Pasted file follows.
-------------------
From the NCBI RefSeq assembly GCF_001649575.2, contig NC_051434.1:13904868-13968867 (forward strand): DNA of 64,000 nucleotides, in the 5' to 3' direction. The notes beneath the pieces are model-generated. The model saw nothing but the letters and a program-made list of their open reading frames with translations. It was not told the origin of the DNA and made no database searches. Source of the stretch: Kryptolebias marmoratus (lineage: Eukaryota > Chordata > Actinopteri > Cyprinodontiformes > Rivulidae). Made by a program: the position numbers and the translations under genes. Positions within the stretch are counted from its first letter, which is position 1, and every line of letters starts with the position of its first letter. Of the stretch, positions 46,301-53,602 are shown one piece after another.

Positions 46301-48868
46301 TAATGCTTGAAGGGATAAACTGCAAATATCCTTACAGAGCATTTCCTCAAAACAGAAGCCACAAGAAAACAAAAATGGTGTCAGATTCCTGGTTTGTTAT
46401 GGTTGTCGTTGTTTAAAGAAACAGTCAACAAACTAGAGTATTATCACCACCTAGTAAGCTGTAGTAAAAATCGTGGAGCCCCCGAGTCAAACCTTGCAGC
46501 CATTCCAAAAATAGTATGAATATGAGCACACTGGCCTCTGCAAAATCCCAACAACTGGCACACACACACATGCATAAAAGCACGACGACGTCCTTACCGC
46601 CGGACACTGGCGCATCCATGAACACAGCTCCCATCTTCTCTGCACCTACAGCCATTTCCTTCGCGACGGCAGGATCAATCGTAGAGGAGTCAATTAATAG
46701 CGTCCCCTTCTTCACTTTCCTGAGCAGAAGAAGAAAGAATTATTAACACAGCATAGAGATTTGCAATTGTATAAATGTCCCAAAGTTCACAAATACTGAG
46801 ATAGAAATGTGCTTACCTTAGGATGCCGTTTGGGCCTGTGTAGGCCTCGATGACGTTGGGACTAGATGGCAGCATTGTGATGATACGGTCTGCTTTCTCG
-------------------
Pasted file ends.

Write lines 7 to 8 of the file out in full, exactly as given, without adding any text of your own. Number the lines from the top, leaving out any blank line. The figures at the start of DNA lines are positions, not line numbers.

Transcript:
46701 CGTCCCCTTCTTCACTTTCCTGAGCAGAAGAAGAAAGAATTATTAACACAGCATAGAGATTTGCAATTGTATAAATGTCCCAAAGTTCACAAATACTGAG
46801 ATAGAAATGTGCTTACCTTAGGATGCCGTTTGGGCCTGTGTAGGCCTCGATGACGTTGGGACTAGATGGCAGCATTGTGATGATACGGTCTGCTTTCTCG